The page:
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Research links air pollution and dementia

Air pollution has been linked to an increased risk of developing dementia later in life, Australian researchers have found.

A study published in the Journal of Alzheimer’s Disease on Wednesday shows rates of dementia were more likely when people were exposed over a long period of time to two air pollutants.

The two pollutants are ‘particulate matter 2.5’ and ‘nitrous oxide’, which are both commonly found in cities around the world.

Study co-author Neuroscience Research Australia’s Dr Ruth Peters said it’s difficult for people to reduce exposure if they live where pollution levels are high.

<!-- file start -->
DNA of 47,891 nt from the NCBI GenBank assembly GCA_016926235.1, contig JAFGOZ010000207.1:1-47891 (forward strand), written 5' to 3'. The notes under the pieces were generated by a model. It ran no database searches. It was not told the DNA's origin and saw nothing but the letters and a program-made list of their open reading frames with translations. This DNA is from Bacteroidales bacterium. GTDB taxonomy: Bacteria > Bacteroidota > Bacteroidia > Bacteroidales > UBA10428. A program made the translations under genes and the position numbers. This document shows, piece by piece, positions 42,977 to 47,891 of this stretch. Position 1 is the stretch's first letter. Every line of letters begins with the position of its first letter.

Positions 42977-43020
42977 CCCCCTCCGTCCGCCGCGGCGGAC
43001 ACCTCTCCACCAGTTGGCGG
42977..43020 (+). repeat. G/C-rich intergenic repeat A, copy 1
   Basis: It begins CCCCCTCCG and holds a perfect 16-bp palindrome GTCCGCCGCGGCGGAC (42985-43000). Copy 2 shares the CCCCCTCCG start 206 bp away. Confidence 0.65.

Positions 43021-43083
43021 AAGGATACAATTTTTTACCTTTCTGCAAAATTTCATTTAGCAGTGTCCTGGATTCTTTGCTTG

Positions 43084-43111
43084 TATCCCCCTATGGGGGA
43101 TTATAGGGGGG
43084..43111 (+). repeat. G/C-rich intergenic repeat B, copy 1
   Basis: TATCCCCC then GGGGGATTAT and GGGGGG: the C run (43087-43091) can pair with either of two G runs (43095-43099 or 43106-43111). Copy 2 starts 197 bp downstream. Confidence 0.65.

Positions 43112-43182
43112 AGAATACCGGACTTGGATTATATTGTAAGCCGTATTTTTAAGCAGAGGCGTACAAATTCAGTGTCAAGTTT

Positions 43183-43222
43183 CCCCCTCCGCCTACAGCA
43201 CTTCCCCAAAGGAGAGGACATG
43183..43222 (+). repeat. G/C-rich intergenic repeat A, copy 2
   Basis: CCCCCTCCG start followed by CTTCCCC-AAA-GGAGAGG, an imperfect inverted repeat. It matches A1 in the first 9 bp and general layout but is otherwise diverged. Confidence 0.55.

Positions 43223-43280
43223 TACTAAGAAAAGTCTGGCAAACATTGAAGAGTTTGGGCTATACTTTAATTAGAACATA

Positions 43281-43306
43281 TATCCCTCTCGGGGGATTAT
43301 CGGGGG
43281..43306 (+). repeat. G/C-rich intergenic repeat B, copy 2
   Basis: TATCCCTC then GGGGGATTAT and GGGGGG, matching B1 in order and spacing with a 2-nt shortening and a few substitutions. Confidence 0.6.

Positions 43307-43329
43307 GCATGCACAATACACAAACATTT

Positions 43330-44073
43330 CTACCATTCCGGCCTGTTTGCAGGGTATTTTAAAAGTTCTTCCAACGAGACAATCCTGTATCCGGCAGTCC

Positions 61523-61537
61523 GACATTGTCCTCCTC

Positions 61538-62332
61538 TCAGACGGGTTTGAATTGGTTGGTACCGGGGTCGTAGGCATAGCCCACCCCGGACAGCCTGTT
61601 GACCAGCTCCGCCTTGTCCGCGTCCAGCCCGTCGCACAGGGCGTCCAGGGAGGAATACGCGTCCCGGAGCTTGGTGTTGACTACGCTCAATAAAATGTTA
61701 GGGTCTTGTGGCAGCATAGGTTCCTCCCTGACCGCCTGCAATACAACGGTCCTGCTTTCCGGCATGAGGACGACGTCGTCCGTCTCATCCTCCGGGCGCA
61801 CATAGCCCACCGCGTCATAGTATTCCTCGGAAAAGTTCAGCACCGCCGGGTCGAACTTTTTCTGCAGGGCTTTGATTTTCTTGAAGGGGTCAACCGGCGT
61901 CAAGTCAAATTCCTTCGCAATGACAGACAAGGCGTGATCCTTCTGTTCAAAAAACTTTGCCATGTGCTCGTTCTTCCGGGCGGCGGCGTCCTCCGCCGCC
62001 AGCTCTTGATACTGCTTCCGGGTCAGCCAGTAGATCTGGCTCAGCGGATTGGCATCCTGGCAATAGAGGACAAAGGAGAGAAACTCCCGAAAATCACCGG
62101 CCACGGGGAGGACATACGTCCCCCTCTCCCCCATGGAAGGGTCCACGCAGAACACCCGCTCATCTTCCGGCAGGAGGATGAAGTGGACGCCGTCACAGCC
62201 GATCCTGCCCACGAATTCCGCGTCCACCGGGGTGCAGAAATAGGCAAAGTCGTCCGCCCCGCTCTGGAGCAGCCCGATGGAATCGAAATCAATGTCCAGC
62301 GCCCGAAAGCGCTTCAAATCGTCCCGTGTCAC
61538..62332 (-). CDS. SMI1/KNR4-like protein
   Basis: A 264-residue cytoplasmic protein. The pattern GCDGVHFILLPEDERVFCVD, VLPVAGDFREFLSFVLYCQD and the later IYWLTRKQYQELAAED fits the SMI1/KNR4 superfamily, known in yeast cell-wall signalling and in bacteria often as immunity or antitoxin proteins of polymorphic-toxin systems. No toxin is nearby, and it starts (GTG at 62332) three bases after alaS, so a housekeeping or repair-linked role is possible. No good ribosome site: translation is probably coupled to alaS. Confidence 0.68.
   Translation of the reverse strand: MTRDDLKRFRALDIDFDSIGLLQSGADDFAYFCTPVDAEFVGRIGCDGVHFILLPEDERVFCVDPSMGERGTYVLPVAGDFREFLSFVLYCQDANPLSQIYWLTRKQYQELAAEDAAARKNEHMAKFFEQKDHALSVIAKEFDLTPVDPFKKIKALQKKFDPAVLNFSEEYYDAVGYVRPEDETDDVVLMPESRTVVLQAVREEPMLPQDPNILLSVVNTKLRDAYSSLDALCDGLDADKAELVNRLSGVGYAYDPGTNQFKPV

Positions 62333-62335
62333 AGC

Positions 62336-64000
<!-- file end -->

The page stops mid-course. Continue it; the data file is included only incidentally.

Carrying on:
“This is concerning because the World Health Organization (WHO) estimates 91 per cent of the world’s population lives in places where air quality exceeds WHO guideline limits,” Dr Peters said.

“This research shows that government regulation that reduces our exposure to air pollution has a huge potential health and economic benefit.”

Researchers believe air pollutants can increase inflammation in bodies and raise the risk of having a stroke, which increases the likelihood of developing dementia.

Dementia is the second leading cause of death of Australians, with 450,000 people living with the condition.

The study brought together research on people living in Canada, Sweden, Taiwan, United Kingdom and the United States.

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